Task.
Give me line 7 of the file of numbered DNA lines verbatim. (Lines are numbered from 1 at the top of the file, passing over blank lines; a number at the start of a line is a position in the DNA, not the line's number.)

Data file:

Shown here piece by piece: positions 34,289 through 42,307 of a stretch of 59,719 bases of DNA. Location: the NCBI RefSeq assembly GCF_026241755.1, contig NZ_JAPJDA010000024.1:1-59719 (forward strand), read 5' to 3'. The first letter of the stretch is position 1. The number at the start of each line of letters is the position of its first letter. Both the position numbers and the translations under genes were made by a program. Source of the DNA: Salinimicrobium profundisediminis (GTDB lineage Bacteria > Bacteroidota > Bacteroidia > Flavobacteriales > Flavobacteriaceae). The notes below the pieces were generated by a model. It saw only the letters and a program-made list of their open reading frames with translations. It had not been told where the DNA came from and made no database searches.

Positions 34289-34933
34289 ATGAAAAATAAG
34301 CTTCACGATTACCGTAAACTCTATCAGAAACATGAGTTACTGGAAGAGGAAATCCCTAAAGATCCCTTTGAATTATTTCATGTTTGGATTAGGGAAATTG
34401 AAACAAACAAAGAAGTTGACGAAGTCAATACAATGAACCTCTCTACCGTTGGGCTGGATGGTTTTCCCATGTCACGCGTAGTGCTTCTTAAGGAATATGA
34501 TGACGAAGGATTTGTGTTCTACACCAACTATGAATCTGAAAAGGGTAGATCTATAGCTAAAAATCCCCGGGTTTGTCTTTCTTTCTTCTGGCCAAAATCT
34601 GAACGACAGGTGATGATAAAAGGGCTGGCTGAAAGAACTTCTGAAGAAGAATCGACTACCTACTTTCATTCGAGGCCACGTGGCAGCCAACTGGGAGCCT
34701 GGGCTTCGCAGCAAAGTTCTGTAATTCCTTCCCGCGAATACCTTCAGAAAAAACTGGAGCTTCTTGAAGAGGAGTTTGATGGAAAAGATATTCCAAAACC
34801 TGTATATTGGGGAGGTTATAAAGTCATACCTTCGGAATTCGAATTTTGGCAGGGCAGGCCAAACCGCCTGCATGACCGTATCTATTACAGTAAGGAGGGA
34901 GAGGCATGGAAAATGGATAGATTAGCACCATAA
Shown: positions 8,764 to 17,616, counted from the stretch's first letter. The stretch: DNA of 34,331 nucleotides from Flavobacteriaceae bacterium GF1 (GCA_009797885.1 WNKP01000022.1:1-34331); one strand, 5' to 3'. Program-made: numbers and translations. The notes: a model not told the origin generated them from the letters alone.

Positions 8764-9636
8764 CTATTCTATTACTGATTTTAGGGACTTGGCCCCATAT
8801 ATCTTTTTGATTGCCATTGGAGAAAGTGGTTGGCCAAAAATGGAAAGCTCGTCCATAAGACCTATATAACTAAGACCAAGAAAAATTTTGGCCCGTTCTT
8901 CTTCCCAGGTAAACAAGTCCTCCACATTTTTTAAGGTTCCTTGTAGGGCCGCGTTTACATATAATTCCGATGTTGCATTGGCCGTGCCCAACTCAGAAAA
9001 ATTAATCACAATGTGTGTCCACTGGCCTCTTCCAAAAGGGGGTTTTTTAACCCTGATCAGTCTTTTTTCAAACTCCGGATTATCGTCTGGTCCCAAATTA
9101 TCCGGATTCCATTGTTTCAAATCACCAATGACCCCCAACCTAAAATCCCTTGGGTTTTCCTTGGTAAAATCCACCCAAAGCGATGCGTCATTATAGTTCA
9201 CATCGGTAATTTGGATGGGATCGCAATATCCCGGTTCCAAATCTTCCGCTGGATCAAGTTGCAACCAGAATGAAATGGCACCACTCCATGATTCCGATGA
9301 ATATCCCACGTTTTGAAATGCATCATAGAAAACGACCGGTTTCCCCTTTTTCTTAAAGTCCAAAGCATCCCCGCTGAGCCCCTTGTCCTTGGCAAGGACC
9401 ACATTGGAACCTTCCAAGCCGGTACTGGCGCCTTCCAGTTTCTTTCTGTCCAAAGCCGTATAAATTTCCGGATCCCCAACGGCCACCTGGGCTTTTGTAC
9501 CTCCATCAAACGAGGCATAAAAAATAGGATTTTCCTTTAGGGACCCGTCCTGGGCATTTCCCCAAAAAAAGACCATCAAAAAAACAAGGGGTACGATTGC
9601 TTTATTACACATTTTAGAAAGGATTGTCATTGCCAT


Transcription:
34601 GAACGACAGGTGATGATAAAAGGGCTGGCTGAAAGAACTTCTGAAGAAGAATCGACTACCTACTTTCATTCGAGGCCACGTGGCAGCCAACTGGGAGCCT